How to choose a skateboard?

Are you a beginner? 

Your experience level is an important aspect you should take into account when choosing a skateboard. You still didn’t spend enough time on the skateboard, but you are prepared to buy the board and practice the basics? We recommend you to go for ready-made sets. They are equipped with everything you might need. You just need to choose the width of the board.

How to choose a size  

Age category Deck length  Shoe size Height Age
Adults & youth 72 - 80 cm 41 EU + 161 cm +

13 +

Junior 55 - 71 cm 39 - 41 EU 131 - 160 cm 9 - 12
Mini 40 - 55 cm 35 - 38 EU 100 - 130 cm 6 - 8


Choosing a deck

The deck is the most important part of a skateboard, the only part which is in the direct contact with the foot, and that is why it’s important to choose the ideal one in every way. Width and profile (concave) – both of these attributes should be taken into consideration.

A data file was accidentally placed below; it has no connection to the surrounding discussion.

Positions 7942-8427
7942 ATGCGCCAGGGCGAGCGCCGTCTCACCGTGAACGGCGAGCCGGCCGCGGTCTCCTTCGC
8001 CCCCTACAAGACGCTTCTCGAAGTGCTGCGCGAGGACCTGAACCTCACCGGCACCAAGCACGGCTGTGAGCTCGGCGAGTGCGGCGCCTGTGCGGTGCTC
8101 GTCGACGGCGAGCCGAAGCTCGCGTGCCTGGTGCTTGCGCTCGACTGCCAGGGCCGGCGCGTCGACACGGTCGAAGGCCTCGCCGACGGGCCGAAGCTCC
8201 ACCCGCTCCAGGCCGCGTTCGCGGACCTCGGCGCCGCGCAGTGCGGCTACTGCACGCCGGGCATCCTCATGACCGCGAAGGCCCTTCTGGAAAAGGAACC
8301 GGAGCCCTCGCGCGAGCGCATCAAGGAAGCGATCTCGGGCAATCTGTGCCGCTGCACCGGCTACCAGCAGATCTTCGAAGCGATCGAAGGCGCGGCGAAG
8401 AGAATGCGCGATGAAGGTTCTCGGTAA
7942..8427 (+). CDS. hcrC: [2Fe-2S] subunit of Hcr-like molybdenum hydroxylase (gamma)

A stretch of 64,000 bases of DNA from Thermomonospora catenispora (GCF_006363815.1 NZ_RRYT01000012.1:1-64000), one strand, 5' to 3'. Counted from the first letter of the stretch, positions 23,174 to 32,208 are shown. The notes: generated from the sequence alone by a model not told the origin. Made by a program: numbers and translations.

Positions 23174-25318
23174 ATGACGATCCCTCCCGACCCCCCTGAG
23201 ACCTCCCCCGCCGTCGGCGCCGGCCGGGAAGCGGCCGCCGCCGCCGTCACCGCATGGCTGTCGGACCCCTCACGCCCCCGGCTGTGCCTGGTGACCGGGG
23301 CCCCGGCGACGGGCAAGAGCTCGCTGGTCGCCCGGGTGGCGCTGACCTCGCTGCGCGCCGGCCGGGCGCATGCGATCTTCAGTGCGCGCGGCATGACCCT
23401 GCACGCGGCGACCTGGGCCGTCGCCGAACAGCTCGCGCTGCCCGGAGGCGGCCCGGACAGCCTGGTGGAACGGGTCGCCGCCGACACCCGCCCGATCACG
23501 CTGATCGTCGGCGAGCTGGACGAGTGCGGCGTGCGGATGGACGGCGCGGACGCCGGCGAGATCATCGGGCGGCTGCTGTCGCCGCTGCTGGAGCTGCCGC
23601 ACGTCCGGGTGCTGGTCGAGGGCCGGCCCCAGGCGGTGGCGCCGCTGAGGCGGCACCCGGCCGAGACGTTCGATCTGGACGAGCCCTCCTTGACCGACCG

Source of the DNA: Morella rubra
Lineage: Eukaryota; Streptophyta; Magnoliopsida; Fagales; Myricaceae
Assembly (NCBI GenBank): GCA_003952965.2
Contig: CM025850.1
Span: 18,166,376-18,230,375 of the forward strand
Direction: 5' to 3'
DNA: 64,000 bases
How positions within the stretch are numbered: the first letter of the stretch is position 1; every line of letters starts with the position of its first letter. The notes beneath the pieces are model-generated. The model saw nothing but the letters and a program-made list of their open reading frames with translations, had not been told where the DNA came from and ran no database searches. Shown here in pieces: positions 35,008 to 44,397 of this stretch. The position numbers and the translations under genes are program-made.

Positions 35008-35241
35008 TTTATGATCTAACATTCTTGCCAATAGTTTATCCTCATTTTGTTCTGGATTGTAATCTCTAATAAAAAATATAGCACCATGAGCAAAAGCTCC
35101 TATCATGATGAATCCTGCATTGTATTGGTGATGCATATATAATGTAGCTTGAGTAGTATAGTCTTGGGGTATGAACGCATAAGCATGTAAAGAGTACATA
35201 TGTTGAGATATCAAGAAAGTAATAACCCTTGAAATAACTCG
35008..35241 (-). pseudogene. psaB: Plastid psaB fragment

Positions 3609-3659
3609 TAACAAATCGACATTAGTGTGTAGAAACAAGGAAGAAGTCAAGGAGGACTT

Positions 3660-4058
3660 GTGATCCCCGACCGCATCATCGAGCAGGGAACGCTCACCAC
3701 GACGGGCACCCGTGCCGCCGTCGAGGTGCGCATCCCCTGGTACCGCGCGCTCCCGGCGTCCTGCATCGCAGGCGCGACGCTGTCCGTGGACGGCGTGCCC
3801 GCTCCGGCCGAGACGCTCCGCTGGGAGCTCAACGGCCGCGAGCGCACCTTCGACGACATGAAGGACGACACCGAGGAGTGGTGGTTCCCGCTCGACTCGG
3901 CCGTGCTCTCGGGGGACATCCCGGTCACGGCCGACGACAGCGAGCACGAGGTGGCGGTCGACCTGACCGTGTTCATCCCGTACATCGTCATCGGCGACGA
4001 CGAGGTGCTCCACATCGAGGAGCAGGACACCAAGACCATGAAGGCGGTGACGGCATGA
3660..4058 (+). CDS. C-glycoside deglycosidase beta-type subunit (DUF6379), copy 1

Width of the skateboard determines riding style


When choosing the skateboard, you should focus on the width more than anything else. Exactly this determines the suitable riding style.

Every deck works differently. Narrower ones are faster when doing tricks, wider ones are more stable when riding and during impact. The right width is individual, every skater prioritises something else, that’s why finding the right one can take some time.

Materials and construction

The most common material used is Canadian maple. The deck is constructed of few veneers, mostly seven, which are layered perpendicular to each other. Decks with more than seven layers are firmer but heavier.

Wheel size

Smaller wheels are lighter in weight and faster, because of this you are closer to the ground and you don’t need to dig so deep. Bigger wheels provide more stability, they can handle uneven surfaces better and are faster.

Wheel hardness determines speed and adhesion

Material hardness is also a parameter that should be taken into consideration when choosing the right set. Durometer measures wheel hardness. Most producers use the A hardness scale, which has a 103-point scale, which tells how hard the wheel is. Some producers use the B scale, which measures around 20 points less. For example, hardness 80b is the same as 100a.


In general, we can say that harder wheels are faster, and softer wheels are slower, but they provide more adhesion and are suitable for street skating. Harder wheels are more suitable for smoother surfaces like skateparks. Some brands offer special wheels for certain usage.